Hi to everyone!
I have started this blog not for putting my personal live on the Internet, although in the event some of my private stuff may find its way to this site anyway, but for leaving a trace of my professional experience and the things that I have learned on the job.
I am an IT professional who has a lot of fun programming. I have worked with many different programming languages. It all started at school with BASIC first on a green monitored Commodore PET with an embedded cassette recorder for saving programs, then on a Sinclair Spectrum of which I rember the weird sequence of keys to write statements, and finally the Sinclair QL. Later I had a chance to play with Pascal on the Atari ST and Pr1me computers during my studies to become automotive engineer.
During and after my studies I focussed my interest more and more on programming on the so-called IBM-PC Personal Computers. That was the first time I encountered the language that would change my life and would clearly indicate that I was not born for automotive but for information technology: Nantucket’s Clipper. Since then, a lot of water has found its way to the seas, IT has dramatically evolved and what looked to be a solid standard has been replaced. So was Clipper. So is life.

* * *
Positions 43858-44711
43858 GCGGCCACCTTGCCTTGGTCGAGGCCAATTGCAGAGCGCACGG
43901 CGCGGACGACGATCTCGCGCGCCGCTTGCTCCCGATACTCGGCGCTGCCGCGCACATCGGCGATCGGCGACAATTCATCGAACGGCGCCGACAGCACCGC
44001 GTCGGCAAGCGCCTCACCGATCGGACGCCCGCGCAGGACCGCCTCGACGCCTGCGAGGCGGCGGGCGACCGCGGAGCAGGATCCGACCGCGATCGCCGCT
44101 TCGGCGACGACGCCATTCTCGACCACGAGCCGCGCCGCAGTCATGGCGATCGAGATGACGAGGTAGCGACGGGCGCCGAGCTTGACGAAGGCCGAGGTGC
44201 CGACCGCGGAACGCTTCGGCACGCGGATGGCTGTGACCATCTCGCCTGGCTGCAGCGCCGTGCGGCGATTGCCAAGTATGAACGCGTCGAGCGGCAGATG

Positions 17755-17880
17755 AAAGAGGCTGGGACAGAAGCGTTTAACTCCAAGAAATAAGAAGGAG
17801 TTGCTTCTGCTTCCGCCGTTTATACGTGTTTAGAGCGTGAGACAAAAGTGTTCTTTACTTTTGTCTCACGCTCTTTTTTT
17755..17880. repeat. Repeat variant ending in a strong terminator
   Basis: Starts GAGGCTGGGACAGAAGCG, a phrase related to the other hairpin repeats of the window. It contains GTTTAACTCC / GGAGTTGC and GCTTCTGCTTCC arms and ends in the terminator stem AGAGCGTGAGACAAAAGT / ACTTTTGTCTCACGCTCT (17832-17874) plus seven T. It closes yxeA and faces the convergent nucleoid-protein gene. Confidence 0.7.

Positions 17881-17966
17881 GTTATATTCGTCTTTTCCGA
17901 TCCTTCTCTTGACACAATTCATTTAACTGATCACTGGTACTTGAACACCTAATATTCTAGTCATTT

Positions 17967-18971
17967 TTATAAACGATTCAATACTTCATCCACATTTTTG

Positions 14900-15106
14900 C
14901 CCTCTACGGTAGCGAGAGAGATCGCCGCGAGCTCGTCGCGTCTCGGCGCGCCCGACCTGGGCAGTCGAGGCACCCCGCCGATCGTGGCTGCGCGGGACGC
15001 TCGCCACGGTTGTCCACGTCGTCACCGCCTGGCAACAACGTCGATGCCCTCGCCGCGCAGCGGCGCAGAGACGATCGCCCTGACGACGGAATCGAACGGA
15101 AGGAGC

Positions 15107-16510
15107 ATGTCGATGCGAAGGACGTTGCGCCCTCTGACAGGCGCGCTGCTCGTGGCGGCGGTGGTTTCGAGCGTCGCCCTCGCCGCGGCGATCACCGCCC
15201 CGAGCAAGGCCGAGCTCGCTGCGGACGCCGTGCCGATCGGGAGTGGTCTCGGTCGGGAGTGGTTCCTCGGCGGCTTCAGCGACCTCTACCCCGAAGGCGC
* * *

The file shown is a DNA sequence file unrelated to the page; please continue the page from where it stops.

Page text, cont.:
Actually, the challenges I face come from Visual Basic for Applications (VBA), the programming language embedded into Microsoft Office products. Likely, I will drop posts addressing solutions, tips, tricks and remarks on VBA.
I use VBA in my job at the European Commission, working on a project that has its focus on safety in civil aviation. During my daily duties, I develop tools and utilities with and for Word and for Excel. My last effort consists in developing an Add-In for Excel (XLA) that allows creating custom data entry forms using ActiveX controls (such as text boxes, lists, drop downs). Quite a challenge if you work with a non-cooperative Excel, on-line help from Microsoft that is an exact replica of the internal help file (which does not help if you are looking for additional support, especially on ActiveX objects) but with an enthusiastic Internet community offering high-quality solutions that really pull you out of the mud.